Colordo Assessment Letter
June 27, 2006
The Honorable William J. Moloney
Commissioner of Education
Colorado Department of Education
201 East Colfax Avenue
Denver, Colorado 80203-1704
Dear Commissioner Moloney:
Thank you for your participation in the U.S. Department of Education’s (Department) standards and assessment peer review process under Title I of the Elementary and Secondary Education Act of 1965(ESEA), as amended by the No Child Left Behind Act of 2001 (NCLB). I appreciate the efforts required to prepare for the peer review. As you know, with the implementation of NCLB’s accountability provisions, each school, district, and State is held accountable for making adequate yearly progress (AYP) towards having all students proficient by 2013–14. An assessment system that produces valid and reliable results is fundamental to a State’s accountability system.
I am writing to follow up on the second peer review of Colorado’ standards and assessments, which occurred May 10-12, 2006. The results of the first peer review process indicated that additional evidence was necessary for Colorado to meet the statutory and regulatory requirements of Section 1111(b)(1) and (3) of the ESEA. After the second review, the need for evidence remains.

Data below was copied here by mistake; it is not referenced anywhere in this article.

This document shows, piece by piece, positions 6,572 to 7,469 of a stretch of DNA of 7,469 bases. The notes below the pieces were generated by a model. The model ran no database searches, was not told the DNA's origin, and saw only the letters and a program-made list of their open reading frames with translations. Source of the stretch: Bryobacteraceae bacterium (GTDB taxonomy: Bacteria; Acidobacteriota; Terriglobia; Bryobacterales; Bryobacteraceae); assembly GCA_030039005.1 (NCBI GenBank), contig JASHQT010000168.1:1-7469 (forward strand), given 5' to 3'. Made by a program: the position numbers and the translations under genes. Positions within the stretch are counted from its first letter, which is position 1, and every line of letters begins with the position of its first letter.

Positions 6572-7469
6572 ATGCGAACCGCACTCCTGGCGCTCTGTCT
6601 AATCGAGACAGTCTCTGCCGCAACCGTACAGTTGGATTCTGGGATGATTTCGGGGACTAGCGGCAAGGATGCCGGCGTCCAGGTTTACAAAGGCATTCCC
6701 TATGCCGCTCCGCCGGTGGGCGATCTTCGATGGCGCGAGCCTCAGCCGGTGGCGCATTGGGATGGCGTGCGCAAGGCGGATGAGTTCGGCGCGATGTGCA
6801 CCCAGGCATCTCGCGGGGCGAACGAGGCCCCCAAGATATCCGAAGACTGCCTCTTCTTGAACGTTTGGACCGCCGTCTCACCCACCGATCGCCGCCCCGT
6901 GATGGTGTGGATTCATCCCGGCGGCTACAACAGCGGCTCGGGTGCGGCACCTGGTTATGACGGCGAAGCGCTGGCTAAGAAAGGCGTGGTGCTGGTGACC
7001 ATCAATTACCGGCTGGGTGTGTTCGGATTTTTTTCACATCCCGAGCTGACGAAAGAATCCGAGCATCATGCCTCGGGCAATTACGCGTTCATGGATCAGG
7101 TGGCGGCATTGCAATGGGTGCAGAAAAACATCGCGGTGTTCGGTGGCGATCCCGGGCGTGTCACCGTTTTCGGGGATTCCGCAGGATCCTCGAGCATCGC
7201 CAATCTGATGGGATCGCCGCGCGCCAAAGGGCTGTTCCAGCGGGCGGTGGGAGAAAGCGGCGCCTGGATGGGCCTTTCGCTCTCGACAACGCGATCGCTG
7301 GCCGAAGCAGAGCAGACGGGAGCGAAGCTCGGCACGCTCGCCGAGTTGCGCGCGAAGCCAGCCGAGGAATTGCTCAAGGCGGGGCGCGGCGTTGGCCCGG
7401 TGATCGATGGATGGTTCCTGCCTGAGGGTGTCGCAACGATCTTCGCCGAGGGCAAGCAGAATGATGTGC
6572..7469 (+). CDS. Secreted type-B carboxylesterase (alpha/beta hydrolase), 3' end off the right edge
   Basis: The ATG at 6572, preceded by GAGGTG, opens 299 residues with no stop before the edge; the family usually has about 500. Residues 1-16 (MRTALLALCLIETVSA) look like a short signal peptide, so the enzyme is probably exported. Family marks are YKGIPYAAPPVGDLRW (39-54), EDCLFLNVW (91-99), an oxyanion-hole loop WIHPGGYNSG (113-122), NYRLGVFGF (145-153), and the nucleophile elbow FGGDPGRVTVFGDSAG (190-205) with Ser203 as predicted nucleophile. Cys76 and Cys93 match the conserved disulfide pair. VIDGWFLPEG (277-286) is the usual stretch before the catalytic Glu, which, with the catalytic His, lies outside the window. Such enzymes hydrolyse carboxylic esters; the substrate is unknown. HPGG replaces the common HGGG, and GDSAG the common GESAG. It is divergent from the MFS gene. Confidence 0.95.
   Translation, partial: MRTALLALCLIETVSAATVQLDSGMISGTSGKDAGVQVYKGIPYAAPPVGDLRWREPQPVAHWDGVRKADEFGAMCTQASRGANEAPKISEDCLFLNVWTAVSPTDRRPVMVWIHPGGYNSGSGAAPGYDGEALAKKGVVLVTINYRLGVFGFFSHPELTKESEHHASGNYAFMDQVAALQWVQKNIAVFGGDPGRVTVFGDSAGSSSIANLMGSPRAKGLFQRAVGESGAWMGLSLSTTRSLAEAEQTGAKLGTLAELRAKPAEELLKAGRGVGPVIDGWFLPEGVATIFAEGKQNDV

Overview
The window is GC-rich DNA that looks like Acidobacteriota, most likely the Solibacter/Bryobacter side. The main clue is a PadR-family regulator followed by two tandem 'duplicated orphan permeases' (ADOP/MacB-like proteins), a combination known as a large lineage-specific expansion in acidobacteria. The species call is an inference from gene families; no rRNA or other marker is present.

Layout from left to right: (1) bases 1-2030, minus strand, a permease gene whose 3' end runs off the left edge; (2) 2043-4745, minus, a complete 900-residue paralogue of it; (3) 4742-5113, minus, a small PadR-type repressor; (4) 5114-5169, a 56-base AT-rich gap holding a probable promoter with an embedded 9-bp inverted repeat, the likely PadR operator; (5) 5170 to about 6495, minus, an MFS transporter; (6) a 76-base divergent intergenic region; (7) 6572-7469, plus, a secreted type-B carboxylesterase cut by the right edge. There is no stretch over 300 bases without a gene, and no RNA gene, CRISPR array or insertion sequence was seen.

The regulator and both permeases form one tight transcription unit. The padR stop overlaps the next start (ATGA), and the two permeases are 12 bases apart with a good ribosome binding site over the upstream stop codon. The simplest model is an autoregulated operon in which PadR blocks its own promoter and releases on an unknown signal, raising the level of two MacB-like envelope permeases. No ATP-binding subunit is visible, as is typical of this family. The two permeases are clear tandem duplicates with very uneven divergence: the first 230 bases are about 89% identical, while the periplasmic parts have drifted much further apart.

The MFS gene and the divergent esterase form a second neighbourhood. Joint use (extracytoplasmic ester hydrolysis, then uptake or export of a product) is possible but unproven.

As you will recall, the Department laid out new approval categories in a letter to the Chief State School Officers on April 24, 2006. These categories better reflect where States collectively are in the process of meeting the statutory standards and assessment requirements and where each State individually stands. Based on these new categories, the current status of the Colorado standards and assessment system is Approval Pending. This status indicates that Colorado’s standards and assessment system administered in the 2005–06 school year has at least two fundamental components that are missing or that do not meet the statutory and regulatory requirements, in addition to other outstanding issues that can be addressed more immediately. These deficiencies must be resolved in a timely manner so that the standards and assessment system administered next year meets all requirements. The Department believes that Colorado can address the outstanding issues by the next administration of its assessment system, that is, by the end of the 2006–07 school year.
Colorado’s system has two fundamental components that warrant the designation of Approval Pending. Specifically, the Department cannot approve Colorado’s standards and assessment system due to outstanding concerns with the technical quality and comparability of the Lectura for grades three and four and the technical quality of the CSAP including validity. Please refer to the enclosure for a detailed list of the evidence Colorado must submit to meet the requirements for an approved standards and assessment system.